(NEXSTAR) — Do face masks help prevent COVID-19 infection? Two years into the pandemic, many still reject the use of mask-wearing to stop virus’ spread — despite myriad scientific studies and recommendations from health officials.

The Centers for Disease Control and Prevention (CDC) says it has new real-world evidence that masks work.

Results of a new study performed from Feb. 18 to Dec. 1, 2021, show the least protective face covering (an ordinary cloth mask) offered 56% more protection than wearing no mask in indoor settings. Meanwhile, surgical masks offered 66% more protection and N95/KN95 respirators offered the most protection, 83%.

“In addition to being up to date with recommended COVID-19 vaccinations, consistently wearing a comfortable, well-fitting face mask or respirator in indoor public settings protects against acquisition of SARS-CoV-2 infection; a respirator offers the most protection,” authors write in the study’s early release.

A total of 652 participants who tested positive for COVID-19 and 1,511 participants who tested negative indicated their mask usage and if they’d been in public places in the two weeks leading up to their tests. “Public places” includes spaces like retail stores, restaurants, places of worship and movie theaters, among others. People who had previously tested positive for COVID-19 before the study were not allowed to participate.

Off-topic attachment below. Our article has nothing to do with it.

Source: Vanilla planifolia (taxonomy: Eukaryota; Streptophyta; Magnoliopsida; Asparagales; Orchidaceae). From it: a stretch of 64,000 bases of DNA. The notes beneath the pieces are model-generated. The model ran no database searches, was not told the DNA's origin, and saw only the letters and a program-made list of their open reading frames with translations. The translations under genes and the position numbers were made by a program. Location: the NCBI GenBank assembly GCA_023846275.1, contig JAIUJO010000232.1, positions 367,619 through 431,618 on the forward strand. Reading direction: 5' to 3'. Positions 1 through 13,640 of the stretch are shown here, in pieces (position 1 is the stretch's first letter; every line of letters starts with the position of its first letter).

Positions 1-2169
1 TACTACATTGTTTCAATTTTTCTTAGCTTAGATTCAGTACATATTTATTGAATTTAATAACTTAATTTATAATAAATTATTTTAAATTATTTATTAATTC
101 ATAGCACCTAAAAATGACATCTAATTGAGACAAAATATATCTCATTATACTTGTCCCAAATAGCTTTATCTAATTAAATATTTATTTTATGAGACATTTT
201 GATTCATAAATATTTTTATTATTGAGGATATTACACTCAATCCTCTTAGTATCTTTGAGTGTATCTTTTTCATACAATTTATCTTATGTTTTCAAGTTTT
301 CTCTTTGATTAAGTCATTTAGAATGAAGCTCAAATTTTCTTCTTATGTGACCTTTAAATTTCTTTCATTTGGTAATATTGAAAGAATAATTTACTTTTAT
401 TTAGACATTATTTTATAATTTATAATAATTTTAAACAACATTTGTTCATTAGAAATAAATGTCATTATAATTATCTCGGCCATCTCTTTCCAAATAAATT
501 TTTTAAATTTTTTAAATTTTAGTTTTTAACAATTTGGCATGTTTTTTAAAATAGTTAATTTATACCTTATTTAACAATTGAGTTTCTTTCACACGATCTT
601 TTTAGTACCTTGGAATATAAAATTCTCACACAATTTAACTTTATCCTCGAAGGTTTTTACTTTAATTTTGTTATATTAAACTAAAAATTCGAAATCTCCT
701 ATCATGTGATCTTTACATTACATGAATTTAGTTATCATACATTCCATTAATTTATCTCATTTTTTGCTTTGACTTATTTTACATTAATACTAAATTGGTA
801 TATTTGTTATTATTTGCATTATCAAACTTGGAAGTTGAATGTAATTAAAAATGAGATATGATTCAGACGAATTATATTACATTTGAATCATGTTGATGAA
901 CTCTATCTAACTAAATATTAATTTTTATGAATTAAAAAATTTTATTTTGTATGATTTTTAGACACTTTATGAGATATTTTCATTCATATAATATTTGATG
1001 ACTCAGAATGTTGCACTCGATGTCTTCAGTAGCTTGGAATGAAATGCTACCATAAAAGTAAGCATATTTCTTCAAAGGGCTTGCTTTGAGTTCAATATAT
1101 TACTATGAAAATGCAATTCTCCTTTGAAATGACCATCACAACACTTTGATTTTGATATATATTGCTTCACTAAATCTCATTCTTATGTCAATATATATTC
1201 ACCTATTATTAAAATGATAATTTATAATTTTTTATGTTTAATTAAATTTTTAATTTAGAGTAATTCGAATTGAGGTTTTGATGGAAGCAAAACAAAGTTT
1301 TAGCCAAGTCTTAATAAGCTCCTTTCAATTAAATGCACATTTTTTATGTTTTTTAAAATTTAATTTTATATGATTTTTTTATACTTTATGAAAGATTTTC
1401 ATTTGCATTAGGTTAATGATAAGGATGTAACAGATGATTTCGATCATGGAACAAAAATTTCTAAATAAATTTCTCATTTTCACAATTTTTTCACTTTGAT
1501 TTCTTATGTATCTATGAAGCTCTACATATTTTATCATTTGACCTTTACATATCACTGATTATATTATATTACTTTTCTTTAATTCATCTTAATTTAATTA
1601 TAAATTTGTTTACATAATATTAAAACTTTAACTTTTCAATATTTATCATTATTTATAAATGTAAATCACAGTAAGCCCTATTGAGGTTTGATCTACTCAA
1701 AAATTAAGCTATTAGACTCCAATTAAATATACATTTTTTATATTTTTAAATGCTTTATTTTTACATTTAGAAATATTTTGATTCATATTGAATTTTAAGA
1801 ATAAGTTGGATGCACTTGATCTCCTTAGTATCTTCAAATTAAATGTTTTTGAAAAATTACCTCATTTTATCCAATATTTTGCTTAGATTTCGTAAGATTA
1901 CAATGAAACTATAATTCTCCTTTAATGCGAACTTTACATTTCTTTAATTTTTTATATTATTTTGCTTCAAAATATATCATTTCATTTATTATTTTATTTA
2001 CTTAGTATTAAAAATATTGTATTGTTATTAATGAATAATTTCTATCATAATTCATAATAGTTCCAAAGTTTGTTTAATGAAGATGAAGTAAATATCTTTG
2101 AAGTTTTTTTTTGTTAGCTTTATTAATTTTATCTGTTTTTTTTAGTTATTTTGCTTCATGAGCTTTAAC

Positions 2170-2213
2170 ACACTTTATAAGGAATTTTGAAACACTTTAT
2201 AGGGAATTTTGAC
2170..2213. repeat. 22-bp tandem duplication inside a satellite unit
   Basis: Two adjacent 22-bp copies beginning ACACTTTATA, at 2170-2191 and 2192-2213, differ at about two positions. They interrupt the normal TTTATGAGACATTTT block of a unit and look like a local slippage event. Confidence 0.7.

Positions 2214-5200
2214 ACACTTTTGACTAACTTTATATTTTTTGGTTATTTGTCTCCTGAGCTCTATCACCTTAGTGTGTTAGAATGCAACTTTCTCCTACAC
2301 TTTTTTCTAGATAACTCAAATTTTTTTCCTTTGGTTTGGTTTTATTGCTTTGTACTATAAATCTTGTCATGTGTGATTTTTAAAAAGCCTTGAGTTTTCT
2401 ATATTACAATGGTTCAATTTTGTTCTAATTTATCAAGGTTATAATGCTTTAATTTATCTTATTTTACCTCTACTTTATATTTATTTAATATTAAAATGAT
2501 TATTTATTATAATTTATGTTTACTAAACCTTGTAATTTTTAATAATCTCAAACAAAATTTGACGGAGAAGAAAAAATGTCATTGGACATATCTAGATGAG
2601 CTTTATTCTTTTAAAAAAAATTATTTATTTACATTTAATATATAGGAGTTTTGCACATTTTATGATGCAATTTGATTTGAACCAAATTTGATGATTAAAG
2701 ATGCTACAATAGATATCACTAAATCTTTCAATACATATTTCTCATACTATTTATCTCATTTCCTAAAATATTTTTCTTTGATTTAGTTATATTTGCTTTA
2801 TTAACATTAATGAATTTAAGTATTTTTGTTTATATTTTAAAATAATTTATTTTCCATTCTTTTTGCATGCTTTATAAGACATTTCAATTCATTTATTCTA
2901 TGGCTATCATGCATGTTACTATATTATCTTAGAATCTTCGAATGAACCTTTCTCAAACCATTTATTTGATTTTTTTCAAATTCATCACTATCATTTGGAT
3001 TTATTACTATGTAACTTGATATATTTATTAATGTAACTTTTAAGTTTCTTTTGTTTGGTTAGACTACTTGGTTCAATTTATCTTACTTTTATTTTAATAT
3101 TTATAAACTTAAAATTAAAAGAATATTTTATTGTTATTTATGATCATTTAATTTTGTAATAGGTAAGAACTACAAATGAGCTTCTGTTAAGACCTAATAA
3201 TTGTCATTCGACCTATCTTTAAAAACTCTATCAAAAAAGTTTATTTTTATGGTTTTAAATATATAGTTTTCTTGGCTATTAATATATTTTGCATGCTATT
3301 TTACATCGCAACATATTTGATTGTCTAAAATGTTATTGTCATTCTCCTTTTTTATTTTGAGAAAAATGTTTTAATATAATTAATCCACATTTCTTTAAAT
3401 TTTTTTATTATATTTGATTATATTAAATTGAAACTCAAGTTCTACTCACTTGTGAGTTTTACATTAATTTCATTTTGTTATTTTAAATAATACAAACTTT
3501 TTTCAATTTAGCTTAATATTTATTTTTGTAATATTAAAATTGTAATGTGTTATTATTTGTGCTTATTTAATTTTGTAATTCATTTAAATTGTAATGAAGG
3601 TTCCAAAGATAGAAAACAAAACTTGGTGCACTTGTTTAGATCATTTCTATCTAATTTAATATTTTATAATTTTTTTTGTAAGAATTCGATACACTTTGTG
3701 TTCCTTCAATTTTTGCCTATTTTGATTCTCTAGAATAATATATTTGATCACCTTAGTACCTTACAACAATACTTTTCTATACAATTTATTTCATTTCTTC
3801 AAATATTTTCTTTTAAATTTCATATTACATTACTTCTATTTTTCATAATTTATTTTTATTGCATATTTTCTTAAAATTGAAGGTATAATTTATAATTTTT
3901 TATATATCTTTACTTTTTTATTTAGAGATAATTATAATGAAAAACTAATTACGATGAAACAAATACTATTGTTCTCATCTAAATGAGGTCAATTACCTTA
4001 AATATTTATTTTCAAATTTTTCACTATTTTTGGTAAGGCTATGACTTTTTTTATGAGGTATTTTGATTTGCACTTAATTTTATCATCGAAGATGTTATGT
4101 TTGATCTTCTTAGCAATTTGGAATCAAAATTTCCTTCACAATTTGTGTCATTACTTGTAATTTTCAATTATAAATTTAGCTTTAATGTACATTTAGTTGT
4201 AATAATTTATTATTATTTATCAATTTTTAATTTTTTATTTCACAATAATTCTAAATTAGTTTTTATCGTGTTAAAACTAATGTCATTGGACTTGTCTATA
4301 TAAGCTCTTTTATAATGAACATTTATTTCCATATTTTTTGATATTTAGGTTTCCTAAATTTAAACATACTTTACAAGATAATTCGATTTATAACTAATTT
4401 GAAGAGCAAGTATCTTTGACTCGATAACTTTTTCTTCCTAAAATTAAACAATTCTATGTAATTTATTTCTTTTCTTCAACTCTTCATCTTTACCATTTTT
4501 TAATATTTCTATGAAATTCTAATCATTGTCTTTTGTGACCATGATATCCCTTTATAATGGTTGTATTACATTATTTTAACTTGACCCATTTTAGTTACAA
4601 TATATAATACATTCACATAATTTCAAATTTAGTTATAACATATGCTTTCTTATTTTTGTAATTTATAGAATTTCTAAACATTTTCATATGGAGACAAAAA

Additionally, positive-result and negative-result people were matched against each other and vaccination status was also accounted for. It’s also worth noting that only 534 participants were asked about the type of masks they used, which began in the final months of the study.

Researchers of the study, which was published in the CDC’s Morbidity and Mortality Weekly Report, note that while some limitations exist, this real-world data is consistent with existing research showing that masks are effective.

Last month, the Biden administration made 400 million free N95 masks available to Americans in an effort to increase protection during the omicron surge. While the CDC urges the use of fitted N95 or KN95 masks, CDC Director Rochelle Walensky said in January that the most effective mask “is the one that you will wear and the one you can keep on all day long, that you can tolerate in public indoor settings.”

The CDC urges and reminds Americans that the currently available COVID-19 vaccines: Pfizer, Moderna, and Johnson & Johnson are safe and effective. People who have received all doses of their original shots are considered “fully vaccinated,” while people who have received all primary doses plus a booster are considered “up to date.” While vaccines do not ensure you won’t become infected with COVID-19, they have significant real-world data confirming they prevent severe illness and hospitalization.

This past week, Denmark lifted all COVID-19 restrictions like vaccine requirements to enter public spaces – becoming the first country in the EU to do so. Danish researcher Michael Bang Petersen, who works with the country’s government, told The Atlantic high vaccination rates is a main factor making this possible: 81% of adults have two vaccine doses, 61% have booster shots.

As part of the lift, Denmark indoor mask mandate was also ended.